Wife of 'ground zero mosque' imam epitomizes Islam's modernizing voice

Daisy Khan, wife of Imam Feisal Abdul Rauf, spoke to the Monitor in 2006 about her efforts to bring women's perspectives into Islamic law, particularly on issues such as domestic violence and divorce.

Frank Franklin II/AP
Daisy Khan, co-founder of the Cordoba Initiative, speaks at a rally in support of an Islamic center and mosque near the World Trade Center on Aug. 5, in New York.

One of the leaders of the proposed Islamic center and mosque near Ground Zero has spent years trying to amplify the voices of educated women within Islam. In this way, Daisy Khan epitomizes the so-called "moderate Muslim" and modernizing force from within Islam that some Americans are impatient to see.

Ms. Khan is married to Imam Feisal Abdul Rauf, head of the organization Cordoba Initiative that is proposing to build the controversial community center known as Park51 about two blocks away from the site of the former World Trade Center.

I met Khan in 2006 at an international conference in New York City that she had organized. The conference brought strong Muslim women from 25 countries to hash out plans for a council of female Islamic jurists, known as muftias or muftiyyahs. These women jurists would be capable of issuing fatwas, or religious rulings.

As I wrote at the time, their idea was "to ensure that women's perspectives on Islamic law become part of religious deliberation in the Muslim world – particularly on issues such as domestic violence, divorce, and inheritance."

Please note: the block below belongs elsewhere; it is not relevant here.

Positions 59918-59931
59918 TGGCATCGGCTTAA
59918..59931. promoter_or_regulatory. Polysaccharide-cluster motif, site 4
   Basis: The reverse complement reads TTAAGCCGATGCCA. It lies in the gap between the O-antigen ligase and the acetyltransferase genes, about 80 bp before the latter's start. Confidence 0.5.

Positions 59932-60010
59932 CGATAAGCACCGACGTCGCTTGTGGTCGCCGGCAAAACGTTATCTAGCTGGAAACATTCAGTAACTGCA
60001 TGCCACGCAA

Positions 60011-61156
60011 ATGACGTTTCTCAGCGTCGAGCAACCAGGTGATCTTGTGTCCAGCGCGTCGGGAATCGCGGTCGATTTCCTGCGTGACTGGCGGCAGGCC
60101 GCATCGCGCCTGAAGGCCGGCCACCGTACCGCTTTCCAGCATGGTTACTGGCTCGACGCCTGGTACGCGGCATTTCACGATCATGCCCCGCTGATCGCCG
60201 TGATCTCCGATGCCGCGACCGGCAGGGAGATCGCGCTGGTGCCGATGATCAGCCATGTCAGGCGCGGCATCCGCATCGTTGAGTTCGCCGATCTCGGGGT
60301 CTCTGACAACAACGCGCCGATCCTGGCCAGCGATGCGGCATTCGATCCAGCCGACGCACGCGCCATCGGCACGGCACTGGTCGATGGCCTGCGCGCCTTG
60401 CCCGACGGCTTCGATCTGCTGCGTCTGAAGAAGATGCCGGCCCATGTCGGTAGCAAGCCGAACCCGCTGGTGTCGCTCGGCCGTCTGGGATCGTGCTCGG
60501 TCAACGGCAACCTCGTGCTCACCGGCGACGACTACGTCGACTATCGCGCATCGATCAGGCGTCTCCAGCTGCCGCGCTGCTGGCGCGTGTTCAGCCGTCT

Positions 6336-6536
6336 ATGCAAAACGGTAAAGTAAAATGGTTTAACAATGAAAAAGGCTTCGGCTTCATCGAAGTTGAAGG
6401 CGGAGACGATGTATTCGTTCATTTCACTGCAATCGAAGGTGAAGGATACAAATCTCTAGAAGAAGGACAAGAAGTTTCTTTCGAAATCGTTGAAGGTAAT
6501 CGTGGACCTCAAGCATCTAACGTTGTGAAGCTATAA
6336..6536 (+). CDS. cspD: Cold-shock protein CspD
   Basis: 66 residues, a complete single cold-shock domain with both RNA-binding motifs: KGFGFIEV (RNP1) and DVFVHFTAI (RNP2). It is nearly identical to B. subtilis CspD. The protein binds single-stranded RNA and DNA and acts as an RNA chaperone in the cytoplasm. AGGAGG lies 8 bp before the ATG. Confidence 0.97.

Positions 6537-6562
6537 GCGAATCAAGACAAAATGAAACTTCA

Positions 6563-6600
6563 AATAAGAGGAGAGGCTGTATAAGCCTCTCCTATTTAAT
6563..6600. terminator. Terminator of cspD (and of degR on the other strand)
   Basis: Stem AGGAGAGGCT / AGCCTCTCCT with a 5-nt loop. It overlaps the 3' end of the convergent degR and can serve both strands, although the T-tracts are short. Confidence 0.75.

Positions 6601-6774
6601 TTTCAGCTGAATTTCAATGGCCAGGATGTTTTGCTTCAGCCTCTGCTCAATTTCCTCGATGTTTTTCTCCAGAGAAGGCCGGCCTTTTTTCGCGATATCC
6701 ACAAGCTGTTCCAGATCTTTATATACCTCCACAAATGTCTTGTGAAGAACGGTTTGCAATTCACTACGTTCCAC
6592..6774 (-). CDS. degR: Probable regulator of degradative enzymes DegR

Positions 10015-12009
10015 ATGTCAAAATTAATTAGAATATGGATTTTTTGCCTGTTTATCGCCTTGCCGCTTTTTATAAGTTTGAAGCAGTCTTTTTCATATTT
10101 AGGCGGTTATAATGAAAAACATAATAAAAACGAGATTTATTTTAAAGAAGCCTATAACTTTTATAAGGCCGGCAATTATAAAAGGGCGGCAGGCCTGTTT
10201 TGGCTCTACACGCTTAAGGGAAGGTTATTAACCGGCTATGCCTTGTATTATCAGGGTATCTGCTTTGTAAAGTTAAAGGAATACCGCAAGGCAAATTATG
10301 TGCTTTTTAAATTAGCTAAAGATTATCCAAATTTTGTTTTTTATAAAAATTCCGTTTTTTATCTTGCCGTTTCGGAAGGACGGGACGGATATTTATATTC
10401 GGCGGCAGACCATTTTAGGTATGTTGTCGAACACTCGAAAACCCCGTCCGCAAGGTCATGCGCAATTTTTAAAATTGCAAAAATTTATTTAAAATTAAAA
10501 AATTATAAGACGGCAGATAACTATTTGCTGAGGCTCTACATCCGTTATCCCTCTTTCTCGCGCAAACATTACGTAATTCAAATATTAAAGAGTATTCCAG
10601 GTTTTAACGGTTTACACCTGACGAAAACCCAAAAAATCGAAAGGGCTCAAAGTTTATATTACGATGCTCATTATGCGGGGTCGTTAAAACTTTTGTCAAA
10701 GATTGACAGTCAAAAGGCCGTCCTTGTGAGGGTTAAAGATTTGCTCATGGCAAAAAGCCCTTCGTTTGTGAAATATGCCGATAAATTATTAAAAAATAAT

Some of the delegates at the conference had already succeeded in fighting for women's rights within the religion. One, Zainah Anwar, used her Koranic scholarship to rebuff efforts to exclude Muslims from a domestic-abuse law in Malaysia.

Khan explained to me the muftia effort, saying: "Islam is a religion of law, and it is important to express the principles of social justice within the framework of Islamic law." She added: "This is why we need muftias, in order to do that. Otherwise, it falls on deaf ears."

The conference led to the creation of the Women's Islamic Initiative in Spirituality and Equality. This group, known as WISE, notes on its website that 18 of the bottom 25 countries on the World Economic Forum's 2009 Gender Gap index are Muslim-majority countries.

"Although these women's lives are influenced by a complex interaction of religious, cultural, social, economic, political, and other factors, Islam wields enormous influence, and it is drawn upon to both empower and oppress women. Thus, reframing women's rights within an Islamic framework and approaching the numerous factors that disempower women must be addressed directly and collectively."

WISE took as its first project a detailed argument (pdf) against both domestic violence and violent extremism using Islamic scholarship. Next topics for the group include female genital cutting, honor killings, and child marriages. The training of muftias remains a work in progress as WISE finishes a curriculum and looks for partners.

However, small numbers of muftias are emerging in the Muslim world. Last month, the prime minister of Malaysia announced the appointment of two women to the country's Islamic court.

Today, Khan remains a member of the steering committee for WISE and is executive director of the American Society for Muslim Advancement. She blogs at The Washington Post's "On Faith" section.

of stories this month > Get unlimited stories
You've read  of  free articles. Subscribe to continue.

Unlimited digital access $11/month.

Get unlimited Monitor journalism.